I appreciate your spirited dedication and advocacy regarding the dangers of psych medications, and am moved by your fierce advocacy for your daughter.

    At the same time, as someone who has spent many years advocating for an end to the horrors of the practices of the Judge Rotenberg Center, I don’t think there are ANY good things coming out of the issue. I don’t believe that the fact that JRC is in favor of eliminating psychotropic meds is, in itself, a good sign. Maybe I’m just being cranky, but I think there should be some separation from the JRC issue and more large-scale (but extremely valid) protests of psych meds. The place is an abomination.

    Best to you!

  • Hi Jonathan,

    Excellent post. Having been in advocacy to improve the psych hospital situation here in MA (and having many experiences of the problems), I completely agree that the paradigm of inpatient psych ‘care’ needs (desperately) to change.

    It baffles me how many people think that inpatient hospital is the only, and best, way to get care/support in a crisis., yet the media tends to feed the public that concept. The ONLY useful purpose a psych unit has is to give some respite, and perhaps safety (from the outside world) to those in crisis – but ironically, hospitals often demoralize, disempower, even injure people. Violations of civil liberties abound, in the name of ‘safety.’ There are so many other possibilities out there for respite.

    From what I’ve seen, it’s utterly paradoxical that people are hospitalized to stabilize and begin a healing path. The main objective of hospital stays is a quick med change (to satisfy the insurers that SOMETHING is being done). But medication changes take (on average) 4-6 weeks to “kick in.” Discharging people in a few days seems illogical given this fact, and I’m not trying to advocate for longer stays – but is it any suprise that people often come right back in, because their needs haven’t been met or the maelstrom of chemical changes is likely causing even more distress? What is the logical point? One thing is for sure – the hospitals will make more money, and they do. The infamous UHS chain (mostly psych hospitals, 200+ of them) has a long history of abuses and neglect, yet their profit margin averages 25-30% regularly (3 percent is considered ‘healthy.’)

    #6 especially resonates with me. Having spent 10 years advocating for change in MA, I can tell you there are hotlines, and legal agencies that work very hard (but with very little funding). The “Five Fundamental Rights” law that lays out basic human rights in psych hospitals and group homes is rarely enforced, and legislation to correct that is “killed” every year. Complaints go to the Dept. of Mental Health (DMH), with a tiny investigation department that is instructed to keep these violations a low priority.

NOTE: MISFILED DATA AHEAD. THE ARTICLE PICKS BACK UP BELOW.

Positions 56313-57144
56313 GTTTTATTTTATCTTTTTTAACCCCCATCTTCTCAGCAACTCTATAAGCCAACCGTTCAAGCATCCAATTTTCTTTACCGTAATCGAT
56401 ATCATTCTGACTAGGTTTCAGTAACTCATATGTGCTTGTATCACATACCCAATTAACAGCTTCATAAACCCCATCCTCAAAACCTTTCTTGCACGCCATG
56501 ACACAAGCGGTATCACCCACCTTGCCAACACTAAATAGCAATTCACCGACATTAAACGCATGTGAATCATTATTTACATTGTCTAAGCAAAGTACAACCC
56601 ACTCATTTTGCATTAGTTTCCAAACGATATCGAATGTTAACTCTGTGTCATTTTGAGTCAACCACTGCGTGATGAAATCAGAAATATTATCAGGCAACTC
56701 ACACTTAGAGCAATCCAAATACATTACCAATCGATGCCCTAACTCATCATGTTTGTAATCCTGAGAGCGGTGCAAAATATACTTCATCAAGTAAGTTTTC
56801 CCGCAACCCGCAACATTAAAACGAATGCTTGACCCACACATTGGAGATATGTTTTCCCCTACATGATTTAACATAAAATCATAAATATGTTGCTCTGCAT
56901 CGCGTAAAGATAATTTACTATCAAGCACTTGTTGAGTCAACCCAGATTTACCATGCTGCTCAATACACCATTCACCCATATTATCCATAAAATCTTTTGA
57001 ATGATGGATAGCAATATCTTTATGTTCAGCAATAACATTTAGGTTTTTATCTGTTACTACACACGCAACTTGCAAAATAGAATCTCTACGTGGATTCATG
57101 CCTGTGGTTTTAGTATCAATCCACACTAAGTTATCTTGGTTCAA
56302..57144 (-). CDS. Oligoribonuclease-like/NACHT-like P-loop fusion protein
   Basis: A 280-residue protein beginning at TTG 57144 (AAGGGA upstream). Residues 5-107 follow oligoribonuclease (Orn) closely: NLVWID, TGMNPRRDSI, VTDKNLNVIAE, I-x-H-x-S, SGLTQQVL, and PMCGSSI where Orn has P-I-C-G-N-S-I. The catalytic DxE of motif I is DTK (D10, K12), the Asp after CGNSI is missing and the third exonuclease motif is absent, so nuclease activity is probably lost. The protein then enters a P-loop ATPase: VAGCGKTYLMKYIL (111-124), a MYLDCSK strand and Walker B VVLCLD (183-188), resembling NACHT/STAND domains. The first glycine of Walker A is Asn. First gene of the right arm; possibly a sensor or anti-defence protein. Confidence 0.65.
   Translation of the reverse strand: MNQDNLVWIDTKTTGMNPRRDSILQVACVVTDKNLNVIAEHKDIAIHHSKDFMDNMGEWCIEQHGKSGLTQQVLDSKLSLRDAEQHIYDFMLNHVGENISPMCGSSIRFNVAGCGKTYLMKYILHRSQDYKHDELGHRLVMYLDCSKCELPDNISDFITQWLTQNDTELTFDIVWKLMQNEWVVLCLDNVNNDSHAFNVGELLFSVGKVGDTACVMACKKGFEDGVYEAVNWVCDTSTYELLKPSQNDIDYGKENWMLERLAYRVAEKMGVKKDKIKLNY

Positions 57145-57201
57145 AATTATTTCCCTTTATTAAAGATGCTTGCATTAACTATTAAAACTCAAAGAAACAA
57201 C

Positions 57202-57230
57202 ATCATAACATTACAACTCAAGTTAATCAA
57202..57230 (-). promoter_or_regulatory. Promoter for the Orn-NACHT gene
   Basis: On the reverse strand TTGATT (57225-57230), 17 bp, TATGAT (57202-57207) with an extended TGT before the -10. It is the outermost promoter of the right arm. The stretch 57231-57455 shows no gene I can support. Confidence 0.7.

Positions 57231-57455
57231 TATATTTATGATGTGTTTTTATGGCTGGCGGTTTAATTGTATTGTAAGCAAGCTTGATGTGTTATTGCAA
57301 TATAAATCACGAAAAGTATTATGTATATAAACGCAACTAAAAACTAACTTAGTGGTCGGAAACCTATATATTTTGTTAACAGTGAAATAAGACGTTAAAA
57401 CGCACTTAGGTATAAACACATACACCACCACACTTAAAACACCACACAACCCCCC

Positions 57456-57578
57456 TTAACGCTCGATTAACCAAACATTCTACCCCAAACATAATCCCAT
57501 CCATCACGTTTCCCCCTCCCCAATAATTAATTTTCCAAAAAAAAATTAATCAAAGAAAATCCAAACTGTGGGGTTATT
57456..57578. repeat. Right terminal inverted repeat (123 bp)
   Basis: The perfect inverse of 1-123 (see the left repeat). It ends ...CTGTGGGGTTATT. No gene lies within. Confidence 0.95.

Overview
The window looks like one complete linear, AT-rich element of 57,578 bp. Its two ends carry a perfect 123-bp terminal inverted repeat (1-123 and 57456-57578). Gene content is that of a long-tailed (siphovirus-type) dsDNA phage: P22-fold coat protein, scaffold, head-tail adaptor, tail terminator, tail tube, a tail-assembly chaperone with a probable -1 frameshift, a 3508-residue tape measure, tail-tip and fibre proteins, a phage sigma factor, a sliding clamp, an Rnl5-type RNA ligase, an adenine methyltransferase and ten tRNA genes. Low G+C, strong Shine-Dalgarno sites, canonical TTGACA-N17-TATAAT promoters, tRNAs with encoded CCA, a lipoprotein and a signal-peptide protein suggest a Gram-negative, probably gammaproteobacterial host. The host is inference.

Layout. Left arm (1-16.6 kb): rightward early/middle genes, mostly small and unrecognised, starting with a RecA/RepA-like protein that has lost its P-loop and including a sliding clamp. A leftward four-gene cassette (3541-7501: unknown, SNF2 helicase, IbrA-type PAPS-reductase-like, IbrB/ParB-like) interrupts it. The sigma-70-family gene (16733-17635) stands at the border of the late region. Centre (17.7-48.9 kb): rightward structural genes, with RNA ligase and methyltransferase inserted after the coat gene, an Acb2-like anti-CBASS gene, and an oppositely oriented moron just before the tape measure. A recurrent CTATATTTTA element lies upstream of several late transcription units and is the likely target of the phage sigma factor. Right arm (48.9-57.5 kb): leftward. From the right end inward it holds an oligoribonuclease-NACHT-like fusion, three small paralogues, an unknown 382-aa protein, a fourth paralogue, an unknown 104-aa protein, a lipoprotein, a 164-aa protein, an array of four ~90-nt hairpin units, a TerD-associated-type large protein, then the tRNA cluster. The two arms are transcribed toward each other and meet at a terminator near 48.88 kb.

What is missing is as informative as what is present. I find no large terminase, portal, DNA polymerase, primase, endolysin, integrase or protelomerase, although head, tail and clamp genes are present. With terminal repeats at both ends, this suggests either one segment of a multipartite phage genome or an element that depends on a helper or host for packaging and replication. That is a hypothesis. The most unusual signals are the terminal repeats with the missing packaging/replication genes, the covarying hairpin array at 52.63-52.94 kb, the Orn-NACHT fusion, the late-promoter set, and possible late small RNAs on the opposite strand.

Meanwhile, the public debate is primarily about “more inpatient beds.” In MA, “Big Hospital” (yes, you can use the term!) has incredible financial and lobbying power…so much so that they deny the existence of any abuses and spend thousands battling enforcement of existing law and the humble suggestion that fresh air space should be a right!

    Sadly, the misinformed public doesn’t know about these things until they happen to them. I do hope, however, that with time, things will change.

  • I am likewise concerned about NAMI’s close ties to pharma, and their refusal to break free from such a strictly medical model. As someone who was once [confession time] very involved in NAMI, I have been extremely disappointed in them. While I also believe that many involved in the organization are well-meaning, they simply aren’t informed.

    Something that has alarmed me as well is NAMI’s ties to what I call Big Hospital. When we first began the “fresh air rights” advocacy in MA, NAMI was originally firmly on board, but then abruptly became ‘neutral’ as regards the issue. But looking at the lineup of sponsors for the annual walk, I realized the probable reason. Most if not all major psych hospitals, or hospitals with psych units, have been major sponsors. Not just that, but the lobbyist organization that fought fresh air and MANY other rights efforts was a contributor. And atop it all, the 2012 “National Sponsor” of NAMI-Walks was none other than Universal Health Services (UHS), a huge conglomerate of hospitals that specializes in ‘behavioral health.’ UHS has a long and ugly history of rights abuses, neglect, abuse and grevious medical errors. Its MA affiliate, Arbour Health Systems, is infamous (more at http://failuretocare.com/).

    NAMI-MA and NAMI-National both have language in their bylaws stating that part of their mission is to be a watchdog for violations at inpatient facilities. How could this be, while taking money from them?

  • I don’t think there’s necessarily a conflict between “public good” and listening to the desires of one’s patients; and I think it’s indicative of some larger themes in the debates here on MiA.

    I am NOT suggesting here that I’m a supporter of psychiatry. Having been a victim of its (many) flaws and still struggling to get off psych medications (after 25 years), I do strongly believe that doctors need to have FAR more discretion with prescribing, and in general, the lack of holistic thinking, as Jonathan and Sandra seem to understand (thank you!) is pretty appalling and tragic.

    Yet if someone says, as Jonathan does, they are satisfied with their medications, is it his (or our) job to discourage the individual from taking them? I know I have expressed this sort of thing in the past, and received some rather unfortunate accusations from some, but the concept of ‘Recovery,’ ‘self-determination’ needs to be just that – respecting individual choices, even when we disagree with those choices. If we think about “the public good” in a way that diminishes personal choice, are we actually helping people or denying them the autonomy of choice that is so often denied to us? To me, that makes us part of the problem. Of course, presenting alternatives is of utmost importance – but still, the choice is up to the individual.